JB: What do you think about the term ‘Outsider Art’?
NC: It is a term that could be seen as patronising and it is odd that there are so called ‘Outsider’ artists that are represented by established galleries and whose work is sold for large sums. It can be quite a fluid thing: for example, Joash Woodrow 1http://108fineart.com/artists/joash-woodrow/ who went from Leeds Art college to the RCA and was on inside-track trajectory, but then had a breakdown and faded into obscurity until his house nearly burnt down and his work was rediscovered in his old age.
There are those that I consider true outsiders, that have no interest in being inside, such as Clarence Schmidt2http://www.historicalsocietyofwoodstock.org/clarence-schmidt. And there are those that co-opt it as a device to add intrigue or a sense of the exotic to their process. Maybe the true definition of an outsider artist is not that that they don’t have representation, but that they don’t ‘game’ or work the system with overt or subtle PR trickery.
JB: What do you see as the future of Paste Table? What do you want the gallery to achieve?
NC: The future involves having regular shows, symbiotically inserted into galleries and institutions, but also randomly in situations where the public don’t usually encounter art. So far PTG has been at an allotment open day, a boot fair, in various libraries, and set up on the street in Kings Cross and Nunhead. Maybe a Doctors’ surgery or supermarket could be next. Spreading the gospel of collage to the public is one aim; but I have also started putting together a permanent collection for posterity. I would also like to get the PTG shown around the country and abroad, having made one foray to The Number Shop in Edinburgh. Also, not to come across as some munificent philanthropist, I do this as a way of showing my own work and cocking my leg at the lamp-post.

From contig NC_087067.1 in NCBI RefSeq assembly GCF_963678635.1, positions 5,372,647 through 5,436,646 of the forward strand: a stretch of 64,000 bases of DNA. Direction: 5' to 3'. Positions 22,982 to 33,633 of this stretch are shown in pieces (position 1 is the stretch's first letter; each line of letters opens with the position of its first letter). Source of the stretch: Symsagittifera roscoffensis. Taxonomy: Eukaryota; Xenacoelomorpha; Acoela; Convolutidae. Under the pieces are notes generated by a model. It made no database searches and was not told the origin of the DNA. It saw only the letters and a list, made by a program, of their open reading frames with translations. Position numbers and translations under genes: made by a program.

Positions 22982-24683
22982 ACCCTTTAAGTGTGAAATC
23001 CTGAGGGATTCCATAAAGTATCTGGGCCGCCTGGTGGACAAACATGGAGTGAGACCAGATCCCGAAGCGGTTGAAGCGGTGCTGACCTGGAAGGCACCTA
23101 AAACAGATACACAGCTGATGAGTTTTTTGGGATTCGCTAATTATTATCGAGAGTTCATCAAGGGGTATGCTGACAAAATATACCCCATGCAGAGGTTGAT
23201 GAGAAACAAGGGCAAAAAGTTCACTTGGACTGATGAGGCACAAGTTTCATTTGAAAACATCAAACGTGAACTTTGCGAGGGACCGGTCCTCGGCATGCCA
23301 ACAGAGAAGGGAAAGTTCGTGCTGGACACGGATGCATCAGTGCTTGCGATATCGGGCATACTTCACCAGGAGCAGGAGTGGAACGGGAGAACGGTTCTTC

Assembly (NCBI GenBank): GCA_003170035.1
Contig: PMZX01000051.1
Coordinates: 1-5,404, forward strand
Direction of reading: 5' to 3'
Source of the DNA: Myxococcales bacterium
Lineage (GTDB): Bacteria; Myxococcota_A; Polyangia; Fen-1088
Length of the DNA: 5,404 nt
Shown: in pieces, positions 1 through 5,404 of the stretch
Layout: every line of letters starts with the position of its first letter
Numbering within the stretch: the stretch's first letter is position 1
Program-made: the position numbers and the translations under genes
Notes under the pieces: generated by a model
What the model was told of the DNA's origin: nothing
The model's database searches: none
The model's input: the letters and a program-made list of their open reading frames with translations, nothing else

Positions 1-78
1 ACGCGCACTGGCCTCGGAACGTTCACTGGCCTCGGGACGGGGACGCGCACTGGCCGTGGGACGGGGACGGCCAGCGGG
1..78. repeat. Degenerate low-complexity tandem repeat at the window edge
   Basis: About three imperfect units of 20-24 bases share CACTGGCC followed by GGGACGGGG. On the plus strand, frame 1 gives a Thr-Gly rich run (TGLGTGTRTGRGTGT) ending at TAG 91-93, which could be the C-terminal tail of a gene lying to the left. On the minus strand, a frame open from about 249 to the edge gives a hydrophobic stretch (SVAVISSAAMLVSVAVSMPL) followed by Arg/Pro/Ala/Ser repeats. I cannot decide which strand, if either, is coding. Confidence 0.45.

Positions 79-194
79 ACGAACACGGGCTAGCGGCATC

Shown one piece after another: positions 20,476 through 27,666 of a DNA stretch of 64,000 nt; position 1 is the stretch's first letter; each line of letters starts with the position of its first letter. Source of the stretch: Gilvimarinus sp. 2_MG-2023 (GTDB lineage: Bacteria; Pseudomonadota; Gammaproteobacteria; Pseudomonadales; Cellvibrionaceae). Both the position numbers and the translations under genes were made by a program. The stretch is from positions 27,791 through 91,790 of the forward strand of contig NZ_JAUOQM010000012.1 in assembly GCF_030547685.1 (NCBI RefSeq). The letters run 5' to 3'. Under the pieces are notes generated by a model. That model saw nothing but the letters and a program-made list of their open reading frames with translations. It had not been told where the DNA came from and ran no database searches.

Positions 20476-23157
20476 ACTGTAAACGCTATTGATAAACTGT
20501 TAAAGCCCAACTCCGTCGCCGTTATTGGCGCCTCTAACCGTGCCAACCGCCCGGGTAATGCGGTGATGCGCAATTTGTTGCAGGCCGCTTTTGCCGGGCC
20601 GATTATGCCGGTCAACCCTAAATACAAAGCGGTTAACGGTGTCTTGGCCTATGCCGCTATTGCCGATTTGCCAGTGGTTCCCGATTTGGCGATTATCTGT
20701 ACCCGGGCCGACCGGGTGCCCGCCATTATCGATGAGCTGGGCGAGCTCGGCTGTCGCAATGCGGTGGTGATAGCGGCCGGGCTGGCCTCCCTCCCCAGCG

JB: How do you feel about being an artist and a gallerist? Do you mind the term ‘gallerist’?
NC: I was more comfortable with the tag ‘musician’, or someone who hangs around with musicians (the definition of a drummer). I made art works sporadically for years after leaving art college, but didn’t show them to anyone. It was only when my son, who is now a painter, started to make work and went to college that I started to talk about my ideas and show my work. Latterly I have become more comfortable with the term ‘Artist’, though interestingly my son always used to say he was only an artist when making work, and the rest of the time he was just a person. ‘Gallerist’ is fine: it is easier to say, because although it sounds a bit grand for what I do, it is once removed from me.
JB: Do you think this is a good time to be taking a ‘Do It Yourself’ attitude to showing art?
NC: In the mid-1970s, I was at St Martins when the Pistols kicked off and the era of Punk came into being. This was a time of DIY bands and galleries, though at times they had a leg up and entered the machine; I am not knocking that, everyone needs to eat. This was a time when London wasn’t really on the art map in the way it is now: there were few contemporary galleries and the idea that you could get work shown by any of them was just a pipe dream. You could sit in your basement, your squat or your garret waiting like a wallflower to be plucked from obscurity; or you could get on with it and try and create your own situation.
Getting back to the question: now is as good a time as any to organise things yourself, although things have got a little more prescriptive with all the antecedents and knowledge shared on the information superhighway.
One last thing I would like to say is how indebted I am to the Sage Arts Charity3www.sagearts.co.uk, which works with disadvantaged people. They gave me my first real studio in return for volunteering to run workshops and build a website. They gave me the physical and mental space to make art, specifically large works and also the Paste Table.